A fun cat-and-mouse caper discusses American temptations through witty dialogue and a clever plot.
Fast-paced and funny, John Morton’s The Elephant on Sixth Street is a classic caper wrapped around a social commentary on the temptations that lead us away from those we love. Set in urban Texas, the tale pulls us along on a series of adventures that seem to always make life worse for the troubled, but upbeat, protagonist.
Jack lives a complicated life. With a loving wife and young baby at home in Austin, he works as a speechwriter for corporate executives by day while trying to make it as a stand-up comic at night. Behind the scenes, he frequents illicit massage parlors and enjoys less savory pursuits. This double life eventually catches up to him when hidden cameras capture his liaisons with Meg, whom he visits regularly at a VIP club in Dallas.
When Meg steals an iPad containing the steamy videos from her boss, she and Jack find themselves on the run from a shady cast of characters intent on using the files to blackmail the club’s high-profile clients. While Jack tries desperately to avoid further complications, he finds himself stumbling deeper into a web of deceit and betrayal.
The formatting of the book is unconventional for a novel and often feels more like a screenplay, with dialogue preceded by the speaker’s name and short, almost abrupt sections of narration. The story is compelling and enjoyable, though with sparsely populated pages, it feels underdeveloped and more like an excerpt of a larger book than a complete stand-alone novel. That said, the text is well written, with sharp, witty dialogue that makes the pages fly. The author’s ability to create compelling characters and an intriguing plot will leave many wanting more as the story comes to an early conclusion.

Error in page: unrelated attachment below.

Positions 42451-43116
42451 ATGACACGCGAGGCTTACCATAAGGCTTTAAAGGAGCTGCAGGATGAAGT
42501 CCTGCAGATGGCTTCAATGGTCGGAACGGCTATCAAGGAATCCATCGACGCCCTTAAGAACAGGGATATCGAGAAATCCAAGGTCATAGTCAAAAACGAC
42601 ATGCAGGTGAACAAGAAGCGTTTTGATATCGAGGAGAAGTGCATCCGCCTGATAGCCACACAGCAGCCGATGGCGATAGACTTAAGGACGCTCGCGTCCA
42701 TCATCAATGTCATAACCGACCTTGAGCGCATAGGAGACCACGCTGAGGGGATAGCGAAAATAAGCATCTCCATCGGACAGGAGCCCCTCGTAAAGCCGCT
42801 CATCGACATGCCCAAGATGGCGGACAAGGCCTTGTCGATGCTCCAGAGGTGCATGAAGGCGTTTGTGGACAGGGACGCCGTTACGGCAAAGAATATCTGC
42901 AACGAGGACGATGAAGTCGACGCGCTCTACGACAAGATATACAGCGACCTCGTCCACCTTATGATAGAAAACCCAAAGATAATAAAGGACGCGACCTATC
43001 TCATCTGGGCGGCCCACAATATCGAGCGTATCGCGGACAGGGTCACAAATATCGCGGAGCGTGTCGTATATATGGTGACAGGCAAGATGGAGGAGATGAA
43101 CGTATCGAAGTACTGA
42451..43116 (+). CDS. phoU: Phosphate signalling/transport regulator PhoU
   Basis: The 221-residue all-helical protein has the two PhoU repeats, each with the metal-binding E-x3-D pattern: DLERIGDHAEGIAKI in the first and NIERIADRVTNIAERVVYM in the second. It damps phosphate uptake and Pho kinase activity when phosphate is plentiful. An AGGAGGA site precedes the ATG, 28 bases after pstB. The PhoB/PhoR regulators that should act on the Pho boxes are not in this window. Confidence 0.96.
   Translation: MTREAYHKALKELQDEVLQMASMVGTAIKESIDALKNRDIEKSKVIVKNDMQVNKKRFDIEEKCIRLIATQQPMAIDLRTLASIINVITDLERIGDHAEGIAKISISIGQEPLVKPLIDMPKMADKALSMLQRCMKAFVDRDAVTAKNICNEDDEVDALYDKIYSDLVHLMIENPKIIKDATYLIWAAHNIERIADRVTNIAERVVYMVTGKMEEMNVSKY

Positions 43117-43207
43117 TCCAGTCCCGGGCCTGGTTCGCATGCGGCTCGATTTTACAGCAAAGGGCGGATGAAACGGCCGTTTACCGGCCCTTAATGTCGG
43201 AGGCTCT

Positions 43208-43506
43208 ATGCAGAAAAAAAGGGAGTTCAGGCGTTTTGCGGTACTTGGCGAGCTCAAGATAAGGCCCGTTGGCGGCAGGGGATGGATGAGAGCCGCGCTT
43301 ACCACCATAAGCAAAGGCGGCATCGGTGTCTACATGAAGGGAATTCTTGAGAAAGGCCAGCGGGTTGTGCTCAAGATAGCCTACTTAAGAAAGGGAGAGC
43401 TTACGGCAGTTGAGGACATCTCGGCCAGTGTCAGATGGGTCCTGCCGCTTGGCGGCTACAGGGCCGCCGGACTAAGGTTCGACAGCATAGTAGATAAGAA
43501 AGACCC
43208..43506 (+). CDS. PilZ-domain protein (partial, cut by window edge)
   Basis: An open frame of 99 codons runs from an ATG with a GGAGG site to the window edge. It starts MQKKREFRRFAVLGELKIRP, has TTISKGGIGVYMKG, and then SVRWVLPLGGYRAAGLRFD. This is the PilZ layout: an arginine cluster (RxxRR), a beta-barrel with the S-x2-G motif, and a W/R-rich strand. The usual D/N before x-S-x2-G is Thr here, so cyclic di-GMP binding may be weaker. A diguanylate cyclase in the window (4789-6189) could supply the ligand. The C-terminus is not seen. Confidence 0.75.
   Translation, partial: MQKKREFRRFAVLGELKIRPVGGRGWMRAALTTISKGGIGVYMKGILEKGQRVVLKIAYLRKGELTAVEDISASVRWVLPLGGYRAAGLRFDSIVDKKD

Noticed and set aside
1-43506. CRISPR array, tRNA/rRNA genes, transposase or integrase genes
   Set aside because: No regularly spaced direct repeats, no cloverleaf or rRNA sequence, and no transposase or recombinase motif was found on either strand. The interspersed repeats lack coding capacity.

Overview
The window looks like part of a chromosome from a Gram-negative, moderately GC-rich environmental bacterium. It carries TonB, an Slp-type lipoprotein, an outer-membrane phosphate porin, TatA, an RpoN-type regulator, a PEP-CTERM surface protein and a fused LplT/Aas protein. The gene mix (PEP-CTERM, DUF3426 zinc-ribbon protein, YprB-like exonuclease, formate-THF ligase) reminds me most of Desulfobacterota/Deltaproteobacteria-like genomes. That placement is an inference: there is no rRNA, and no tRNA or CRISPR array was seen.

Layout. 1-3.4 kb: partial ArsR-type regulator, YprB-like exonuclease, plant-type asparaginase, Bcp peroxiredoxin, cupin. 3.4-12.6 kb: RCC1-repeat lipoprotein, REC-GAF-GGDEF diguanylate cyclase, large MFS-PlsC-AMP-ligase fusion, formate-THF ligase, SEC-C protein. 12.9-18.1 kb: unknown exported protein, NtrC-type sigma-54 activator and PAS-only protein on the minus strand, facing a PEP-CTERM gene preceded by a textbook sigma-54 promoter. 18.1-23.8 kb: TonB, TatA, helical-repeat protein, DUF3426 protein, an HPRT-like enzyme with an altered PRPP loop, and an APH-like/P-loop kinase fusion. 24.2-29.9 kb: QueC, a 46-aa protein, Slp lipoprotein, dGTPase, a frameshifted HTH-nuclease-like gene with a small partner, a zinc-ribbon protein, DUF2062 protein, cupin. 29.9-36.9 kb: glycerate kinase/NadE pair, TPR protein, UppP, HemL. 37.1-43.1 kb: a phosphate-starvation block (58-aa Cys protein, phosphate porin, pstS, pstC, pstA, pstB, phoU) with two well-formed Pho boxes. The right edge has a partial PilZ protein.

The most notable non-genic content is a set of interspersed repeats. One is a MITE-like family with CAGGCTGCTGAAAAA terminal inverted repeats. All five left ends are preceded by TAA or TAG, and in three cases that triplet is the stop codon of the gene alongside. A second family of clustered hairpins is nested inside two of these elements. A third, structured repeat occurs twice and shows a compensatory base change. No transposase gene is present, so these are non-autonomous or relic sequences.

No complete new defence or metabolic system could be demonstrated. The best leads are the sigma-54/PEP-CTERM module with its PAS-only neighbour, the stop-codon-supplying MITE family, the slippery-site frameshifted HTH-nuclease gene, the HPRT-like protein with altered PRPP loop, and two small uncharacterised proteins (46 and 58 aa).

The subtitle, “An American Parable,” suggests a deeper commentary on the state of modern society, and the book certainly paints a negative portrait of the hidden lives people lead when they believe they’re not being watched. While none of Jack’s secret activities are frowned upon specifically, the author makes it clear that all the excitement and pleasure he may find cannot compare to the love and support he receives at home. This reflection is subtle, though, and never feels like an overt message; it is instead hidden carefully behind an entertaining cat-and-mouse game that often borders on the surreal.
Despite going against many standard conventions for the genre and style, The Elephant on Sixth Street is enjoyable and highly readable. It will appeal to readers looking for a light and fun caper full of fast action and genuine laughs.
Disclosure: This article is not an endorsement, but a review. The publisher of this book provided free copies of the book and paid a small fee to have their book reviewed by a professional reviewer. Foreword Reviews and Clarion Reviews make no guarantee that the publisher will receive a positive review. Foreword Magazine, Inc. is disclosing this in accordance with the Federal Trade Commission’s 16 CFR, Part 255.